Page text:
There can be real frustration in riding so many horses over your lifetime. Sure, it is really wonderful and valuable to sit on a lot of different types and get to refine the asks.
But, sometimes there is not a sequential progression as a rider. I step into bad habits on specific horses and jump to another before I fully resolve them.
Because of that, I feel as though I am a library of slightly-aggressive, make-it-work methods. In fact, my recent solo hacks has been really restorative for me to focus once again on the fundamentals.
In my collegiate and early adult riding, much of the focus has fallen on the needs of whatever horse I was riding, and you can see the evidence of that in my weaknesses.
A dirty stopper encouraged me to drive with my tailbone.
A heavy mouth gave me broken wrists and open fingers.
A speedy, flat jumper gave me quick, over-active shoulders.
All of my mishaps originate from poorly-executed attempts of correcting a behavior or dealing with a quirk.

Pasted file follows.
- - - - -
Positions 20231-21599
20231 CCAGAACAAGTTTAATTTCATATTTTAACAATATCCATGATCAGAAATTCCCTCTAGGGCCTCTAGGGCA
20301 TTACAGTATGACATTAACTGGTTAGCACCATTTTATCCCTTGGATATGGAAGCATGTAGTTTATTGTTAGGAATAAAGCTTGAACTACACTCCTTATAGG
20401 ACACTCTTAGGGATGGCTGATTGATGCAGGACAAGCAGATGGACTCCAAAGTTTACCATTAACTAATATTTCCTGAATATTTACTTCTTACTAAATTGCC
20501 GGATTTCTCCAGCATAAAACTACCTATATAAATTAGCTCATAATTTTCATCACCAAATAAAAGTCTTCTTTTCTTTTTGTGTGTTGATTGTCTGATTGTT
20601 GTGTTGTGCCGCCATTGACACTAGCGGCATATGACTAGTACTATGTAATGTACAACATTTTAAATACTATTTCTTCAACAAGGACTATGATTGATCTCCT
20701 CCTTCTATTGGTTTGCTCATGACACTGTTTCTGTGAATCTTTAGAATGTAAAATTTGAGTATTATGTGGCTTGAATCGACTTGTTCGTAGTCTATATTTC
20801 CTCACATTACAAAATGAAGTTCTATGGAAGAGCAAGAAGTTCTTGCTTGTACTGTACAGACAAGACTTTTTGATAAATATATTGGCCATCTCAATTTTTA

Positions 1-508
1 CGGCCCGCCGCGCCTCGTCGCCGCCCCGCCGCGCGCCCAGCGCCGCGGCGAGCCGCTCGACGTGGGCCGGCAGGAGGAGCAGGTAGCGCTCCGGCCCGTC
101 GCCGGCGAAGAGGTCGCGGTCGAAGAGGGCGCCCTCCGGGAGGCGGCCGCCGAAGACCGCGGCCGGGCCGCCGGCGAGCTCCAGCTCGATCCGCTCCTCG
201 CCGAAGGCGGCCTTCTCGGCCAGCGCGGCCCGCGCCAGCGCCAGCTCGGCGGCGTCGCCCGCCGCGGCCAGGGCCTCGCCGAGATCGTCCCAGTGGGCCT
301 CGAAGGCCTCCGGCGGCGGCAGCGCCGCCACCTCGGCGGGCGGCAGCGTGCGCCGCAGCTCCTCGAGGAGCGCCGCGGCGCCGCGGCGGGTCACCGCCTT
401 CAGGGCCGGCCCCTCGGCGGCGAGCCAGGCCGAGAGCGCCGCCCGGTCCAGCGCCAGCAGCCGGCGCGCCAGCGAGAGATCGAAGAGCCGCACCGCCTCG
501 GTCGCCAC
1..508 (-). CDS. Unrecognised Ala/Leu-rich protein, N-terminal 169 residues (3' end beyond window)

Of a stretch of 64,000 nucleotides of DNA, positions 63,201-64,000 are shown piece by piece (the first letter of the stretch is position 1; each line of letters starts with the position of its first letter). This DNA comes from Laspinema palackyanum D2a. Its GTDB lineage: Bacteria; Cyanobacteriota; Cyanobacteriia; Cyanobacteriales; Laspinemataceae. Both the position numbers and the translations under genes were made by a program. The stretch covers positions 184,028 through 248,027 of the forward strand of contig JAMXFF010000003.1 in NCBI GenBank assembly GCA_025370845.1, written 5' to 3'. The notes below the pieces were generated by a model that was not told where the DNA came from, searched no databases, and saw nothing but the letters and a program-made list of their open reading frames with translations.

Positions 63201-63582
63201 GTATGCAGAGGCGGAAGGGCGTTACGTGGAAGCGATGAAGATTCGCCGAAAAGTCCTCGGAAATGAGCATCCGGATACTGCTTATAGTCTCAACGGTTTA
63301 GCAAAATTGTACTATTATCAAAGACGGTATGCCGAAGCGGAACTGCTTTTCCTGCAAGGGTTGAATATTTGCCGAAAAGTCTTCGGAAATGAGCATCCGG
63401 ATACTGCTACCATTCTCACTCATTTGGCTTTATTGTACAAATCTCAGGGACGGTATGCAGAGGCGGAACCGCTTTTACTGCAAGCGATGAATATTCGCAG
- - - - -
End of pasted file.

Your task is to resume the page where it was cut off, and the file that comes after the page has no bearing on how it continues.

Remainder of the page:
I’ve become this patchwork of the past horses I’ve ridden. In turn, this has made me cautious, skeptical, and untrusting.
I need to become a better partner in the future, because they do not deserve to be haunted by the horses of my past.
I continue to struggle with linear growth as someone who, by the nature of my circumstances, will always be hopping from horse to horse. I can ride almost anything, but I want to excel and really communicate better with the animals that I sit on.
I do think I am getting more opportunities for specificity now, and I am hoping that when I one day own my own horse, all my tools and tips will help that horse as a well-rounded rider that can handle curveballs.